Michael Leander did some research a few months back on Engagement rates on Facebook and the ratio were in the sub 0.16% for any one with over 100K fans.

    • digiphile

      I’m glad that someone read the entire paper carefully and commented. That is a low barrier to something being “viewed.” Do you have a link to Leander’s research?

  • Have you watched Amanda Palmer’s TED talk on the art of asking?


    She closes with:

    I think people have been obsessed with the wrong question, which is, “How do we make people pay for music?” What if we started asking, “How do we let people pay for music?”

    /end of quote/

    I think there is a parallel here. You’re a great curator and journalist. How do we let people help you promote your work?

    • “How do we let people help you promote your work?”

      That’s an interesting question. Facebook’s new function provides a way to do that.

      But in this case there’s a secondary concern: How do you — or can you — know the intent of the promoter?

      An individual promoting a post is one thing. A company or organization promoting a post is another.

      Or, is all amplification good amplification?

      • Yes, and that speaks to Saleem’s points below. What’s that new line about how Warhol got it backward and we’re all going to be obscure for only 15 minutes?

        On a small scale, I often laugh when I receive notifications that someone has endorsed me for X or Y on LinkedIn — often for skills I don’t actually have or wouldn’t say are my strongest suit (last night: focus groups — I’ve never led a focus group in my life). But those endorsements are on my profile now, like it or not, accurate or not. How does one go about refusing an endorsement or a promotion?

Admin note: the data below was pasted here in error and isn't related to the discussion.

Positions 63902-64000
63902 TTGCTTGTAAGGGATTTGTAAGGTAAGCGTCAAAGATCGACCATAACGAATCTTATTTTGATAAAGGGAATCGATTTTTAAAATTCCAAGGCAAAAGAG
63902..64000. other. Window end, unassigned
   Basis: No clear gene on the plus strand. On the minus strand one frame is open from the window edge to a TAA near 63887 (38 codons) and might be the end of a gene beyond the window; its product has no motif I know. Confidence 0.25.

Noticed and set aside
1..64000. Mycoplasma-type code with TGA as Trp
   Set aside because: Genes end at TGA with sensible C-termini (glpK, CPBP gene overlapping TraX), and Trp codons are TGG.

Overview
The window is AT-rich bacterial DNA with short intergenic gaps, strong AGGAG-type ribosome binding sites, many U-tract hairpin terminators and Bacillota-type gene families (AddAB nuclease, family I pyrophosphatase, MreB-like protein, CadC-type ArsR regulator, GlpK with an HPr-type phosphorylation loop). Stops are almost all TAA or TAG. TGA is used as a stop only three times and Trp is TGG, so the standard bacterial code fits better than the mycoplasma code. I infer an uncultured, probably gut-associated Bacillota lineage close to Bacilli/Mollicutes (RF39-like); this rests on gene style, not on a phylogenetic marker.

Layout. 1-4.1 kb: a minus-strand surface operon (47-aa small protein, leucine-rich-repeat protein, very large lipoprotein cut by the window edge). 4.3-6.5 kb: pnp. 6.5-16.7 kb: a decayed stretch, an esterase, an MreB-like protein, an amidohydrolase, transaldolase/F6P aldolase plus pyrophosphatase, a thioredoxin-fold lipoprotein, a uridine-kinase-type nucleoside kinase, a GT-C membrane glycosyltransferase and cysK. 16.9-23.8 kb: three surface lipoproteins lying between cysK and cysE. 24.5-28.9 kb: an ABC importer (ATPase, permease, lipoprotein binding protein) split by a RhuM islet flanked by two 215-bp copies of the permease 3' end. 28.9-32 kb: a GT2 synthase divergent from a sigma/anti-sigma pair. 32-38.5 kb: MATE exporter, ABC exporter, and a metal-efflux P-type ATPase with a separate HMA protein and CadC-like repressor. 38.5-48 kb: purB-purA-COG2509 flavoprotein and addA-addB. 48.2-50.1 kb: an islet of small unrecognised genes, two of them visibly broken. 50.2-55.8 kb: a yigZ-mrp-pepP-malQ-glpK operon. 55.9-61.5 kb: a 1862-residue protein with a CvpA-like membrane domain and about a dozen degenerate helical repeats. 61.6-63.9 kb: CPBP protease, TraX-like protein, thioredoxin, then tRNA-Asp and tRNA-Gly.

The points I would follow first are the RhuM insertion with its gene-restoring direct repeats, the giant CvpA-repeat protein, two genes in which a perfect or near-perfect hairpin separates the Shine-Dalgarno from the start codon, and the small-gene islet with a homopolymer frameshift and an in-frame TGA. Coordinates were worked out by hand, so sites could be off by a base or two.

• Heh. I keep waiting to get endorsed for endorsing ;)

          You bring up a good point. These tools — endorsements, sponsored posts, etc. — are blunt instruments. My hope is that natural iteration of these functions will lead to better buttons and levers.

    • digiphile

      I haven’t watched it yet, although I plan to do so. The short answer is to say that I’m deeply grateful when people reshare my work to their networks, offline or online, and I’m glad that O’Reilly makes it accessible and easy to do so.

      The longer answer, which Mac and Saleem open up further with their question, is more difficult. I don’t think authors, editors or film makers can or should be held responsible for how their work is amplified or depicted.

      Given I’ve seen some musicians become quite unhappy when politicians have used their songs for rallies, however, there can be plenty of complexity introduced by association.

  • Interesting. One does have a way of searching their followers. If you go to your timeline there’s a box next to “friends” and “photos” that shows number of followers. Clicking on it will take you to the follower list and you’ll be able to see each one.

    • digiphile

      If you click on the link I provided, you’ll be taken to that page. I have nearly 100,000 people who have chosen to follow me or a list I’m on. I can’t search them there.

  • Alex, I can envision a small business owner reading your post and trying an interesting test. Next time they put up a post up on their personal FB page promoting their business FB page (which many due) then they might “incentivize” some of their followers to sponsor ?

    • digiphile

      I’ll be quite curious to see how this evolves.

  • Great, well written and very informative article Alex. Thank you for sharing.

    Thanks @bernard for the mention of the Facebook engagement rate post on my blog. I’d also like to be updated on the relaunch of Ning – could you DM me @michaelleander?

    • digiphile

      Thank you, Michael.